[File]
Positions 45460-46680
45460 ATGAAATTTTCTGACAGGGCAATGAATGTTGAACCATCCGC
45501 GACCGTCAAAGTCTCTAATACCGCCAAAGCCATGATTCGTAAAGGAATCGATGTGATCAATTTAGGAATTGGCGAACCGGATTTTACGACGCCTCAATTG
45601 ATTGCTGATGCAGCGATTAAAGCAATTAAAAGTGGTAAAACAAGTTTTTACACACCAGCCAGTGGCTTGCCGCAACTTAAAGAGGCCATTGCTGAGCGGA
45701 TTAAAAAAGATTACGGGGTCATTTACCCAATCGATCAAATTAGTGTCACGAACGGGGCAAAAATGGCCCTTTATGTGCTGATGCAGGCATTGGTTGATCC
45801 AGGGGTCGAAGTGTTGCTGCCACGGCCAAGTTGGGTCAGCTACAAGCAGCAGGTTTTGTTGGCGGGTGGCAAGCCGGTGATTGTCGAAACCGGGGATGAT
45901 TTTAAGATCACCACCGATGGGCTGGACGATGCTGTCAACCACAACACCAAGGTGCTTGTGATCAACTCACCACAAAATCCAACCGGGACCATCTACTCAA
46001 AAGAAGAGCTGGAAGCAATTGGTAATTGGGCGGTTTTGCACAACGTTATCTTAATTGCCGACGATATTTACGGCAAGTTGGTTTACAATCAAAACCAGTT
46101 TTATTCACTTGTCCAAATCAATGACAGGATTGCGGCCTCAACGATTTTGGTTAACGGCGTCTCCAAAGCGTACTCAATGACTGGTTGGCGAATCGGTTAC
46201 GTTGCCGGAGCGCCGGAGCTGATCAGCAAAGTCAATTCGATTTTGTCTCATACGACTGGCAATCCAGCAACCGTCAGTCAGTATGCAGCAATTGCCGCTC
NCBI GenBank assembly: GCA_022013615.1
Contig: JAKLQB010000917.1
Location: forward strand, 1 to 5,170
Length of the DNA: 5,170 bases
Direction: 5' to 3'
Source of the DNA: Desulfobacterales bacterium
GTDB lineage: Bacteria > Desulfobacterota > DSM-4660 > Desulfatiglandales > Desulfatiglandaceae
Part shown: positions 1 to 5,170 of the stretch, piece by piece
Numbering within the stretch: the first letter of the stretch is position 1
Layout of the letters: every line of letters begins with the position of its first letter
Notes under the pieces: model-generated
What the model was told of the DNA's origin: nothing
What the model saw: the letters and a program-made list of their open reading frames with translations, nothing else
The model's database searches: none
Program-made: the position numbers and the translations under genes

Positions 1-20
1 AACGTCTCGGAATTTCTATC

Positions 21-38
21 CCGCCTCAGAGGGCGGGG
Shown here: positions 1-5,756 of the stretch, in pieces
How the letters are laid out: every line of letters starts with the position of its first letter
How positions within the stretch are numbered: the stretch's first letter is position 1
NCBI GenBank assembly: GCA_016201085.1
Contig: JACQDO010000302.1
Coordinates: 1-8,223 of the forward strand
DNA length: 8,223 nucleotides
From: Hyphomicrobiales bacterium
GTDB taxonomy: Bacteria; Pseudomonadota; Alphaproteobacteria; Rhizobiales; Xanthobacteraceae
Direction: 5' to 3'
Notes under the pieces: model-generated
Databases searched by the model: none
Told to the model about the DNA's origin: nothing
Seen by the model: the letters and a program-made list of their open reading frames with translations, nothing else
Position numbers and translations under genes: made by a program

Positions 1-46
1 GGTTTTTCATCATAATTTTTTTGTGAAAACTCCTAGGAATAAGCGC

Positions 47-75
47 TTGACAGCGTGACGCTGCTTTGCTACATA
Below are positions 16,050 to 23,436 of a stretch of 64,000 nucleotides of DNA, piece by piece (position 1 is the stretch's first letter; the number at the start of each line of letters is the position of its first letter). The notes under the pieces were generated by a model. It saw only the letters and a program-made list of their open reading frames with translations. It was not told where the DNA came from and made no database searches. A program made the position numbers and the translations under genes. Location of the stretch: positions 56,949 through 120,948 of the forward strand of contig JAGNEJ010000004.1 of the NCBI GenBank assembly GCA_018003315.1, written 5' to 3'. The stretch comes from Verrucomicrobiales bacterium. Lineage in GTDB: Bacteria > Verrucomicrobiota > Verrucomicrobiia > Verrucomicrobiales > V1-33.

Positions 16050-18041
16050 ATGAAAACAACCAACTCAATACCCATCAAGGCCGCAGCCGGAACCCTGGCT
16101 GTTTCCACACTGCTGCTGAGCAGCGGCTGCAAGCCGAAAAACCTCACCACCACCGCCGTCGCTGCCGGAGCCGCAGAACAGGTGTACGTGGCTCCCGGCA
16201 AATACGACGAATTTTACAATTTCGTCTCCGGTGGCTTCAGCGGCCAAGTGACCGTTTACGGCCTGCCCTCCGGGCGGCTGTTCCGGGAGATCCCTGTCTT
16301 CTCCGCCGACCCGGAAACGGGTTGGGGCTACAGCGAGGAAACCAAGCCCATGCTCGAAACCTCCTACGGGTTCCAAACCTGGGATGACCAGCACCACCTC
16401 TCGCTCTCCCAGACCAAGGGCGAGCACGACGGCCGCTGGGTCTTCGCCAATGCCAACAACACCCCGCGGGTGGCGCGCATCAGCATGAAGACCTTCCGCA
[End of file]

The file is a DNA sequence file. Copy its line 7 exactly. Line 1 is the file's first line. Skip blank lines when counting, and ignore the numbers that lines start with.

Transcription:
45901 TTTAAGATCACCACCGATGGGCTGGACGATGCTGTCAACCACAACACCAAGGTGCTTGTGATCAACTCACCACAAAATCCAACCGGGACCATCTACTCAA